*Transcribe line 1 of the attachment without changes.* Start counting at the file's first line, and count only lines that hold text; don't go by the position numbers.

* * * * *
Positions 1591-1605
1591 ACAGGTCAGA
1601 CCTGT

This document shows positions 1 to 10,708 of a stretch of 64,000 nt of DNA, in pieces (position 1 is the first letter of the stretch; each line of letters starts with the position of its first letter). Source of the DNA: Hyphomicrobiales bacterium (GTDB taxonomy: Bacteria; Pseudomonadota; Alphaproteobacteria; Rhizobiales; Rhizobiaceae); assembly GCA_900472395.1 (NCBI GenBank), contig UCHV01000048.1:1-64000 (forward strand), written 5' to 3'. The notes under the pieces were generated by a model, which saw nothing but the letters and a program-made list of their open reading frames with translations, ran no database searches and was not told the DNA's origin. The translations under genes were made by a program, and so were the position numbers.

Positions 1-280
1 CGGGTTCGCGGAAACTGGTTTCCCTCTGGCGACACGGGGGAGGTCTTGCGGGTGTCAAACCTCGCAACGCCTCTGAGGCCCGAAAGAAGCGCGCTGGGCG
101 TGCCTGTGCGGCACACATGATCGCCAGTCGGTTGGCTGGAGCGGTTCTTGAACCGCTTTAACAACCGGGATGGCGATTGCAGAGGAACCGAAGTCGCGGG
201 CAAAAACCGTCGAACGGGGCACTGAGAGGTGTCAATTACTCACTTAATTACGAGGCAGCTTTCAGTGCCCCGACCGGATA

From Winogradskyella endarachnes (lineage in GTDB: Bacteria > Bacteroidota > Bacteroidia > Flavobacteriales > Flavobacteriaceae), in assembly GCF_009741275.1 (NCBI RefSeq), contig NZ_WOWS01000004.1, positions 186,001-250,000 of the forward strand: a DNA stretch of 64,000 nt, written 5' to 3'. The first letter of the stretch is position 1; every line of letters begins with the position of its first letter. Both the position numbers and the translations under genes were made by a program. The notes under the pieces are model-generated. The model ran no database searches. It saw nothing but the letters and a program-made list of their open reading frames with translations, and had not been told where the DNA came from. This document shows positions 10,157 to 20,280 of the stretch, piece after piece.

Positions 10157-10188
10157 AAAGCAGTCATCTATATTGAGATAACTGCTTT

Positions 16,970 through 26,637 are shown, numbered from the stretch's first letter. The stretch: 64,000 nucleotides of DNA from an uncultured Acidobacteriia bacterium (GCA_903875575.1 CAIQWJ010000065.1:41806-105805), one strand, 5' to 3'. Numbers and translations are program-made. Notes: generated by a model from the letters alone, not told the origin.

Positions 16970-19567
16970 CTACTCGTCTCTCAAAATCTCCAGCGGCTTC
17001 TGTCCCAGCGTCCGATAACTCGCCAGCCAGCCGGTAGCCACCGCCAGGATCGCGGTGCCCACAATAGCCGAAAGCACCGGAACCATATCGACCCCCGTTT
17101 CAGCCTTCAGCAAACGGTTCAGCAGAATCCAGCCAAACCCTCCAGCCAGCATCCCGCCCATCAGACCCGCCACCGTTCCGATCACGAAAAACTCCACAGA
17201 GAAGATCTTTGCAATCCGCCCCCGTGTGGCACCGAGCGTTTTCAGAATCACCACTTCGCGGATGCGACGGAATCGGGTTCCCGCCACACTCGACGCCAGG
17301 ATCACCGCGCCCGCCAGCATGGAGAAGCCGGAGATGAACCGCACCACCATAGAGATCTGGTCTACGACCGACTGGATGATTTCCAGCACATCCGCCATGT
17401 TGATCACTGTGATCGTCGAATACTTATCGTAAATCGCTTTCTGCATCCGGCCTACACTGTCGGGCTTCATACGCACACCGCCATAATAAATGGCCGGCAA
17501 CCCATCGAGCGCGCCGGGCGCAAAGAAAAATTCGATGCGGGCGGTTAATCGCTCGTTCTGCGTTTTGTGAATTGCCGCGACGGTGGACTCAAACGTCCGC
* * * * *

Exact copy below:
Positions 1591-1605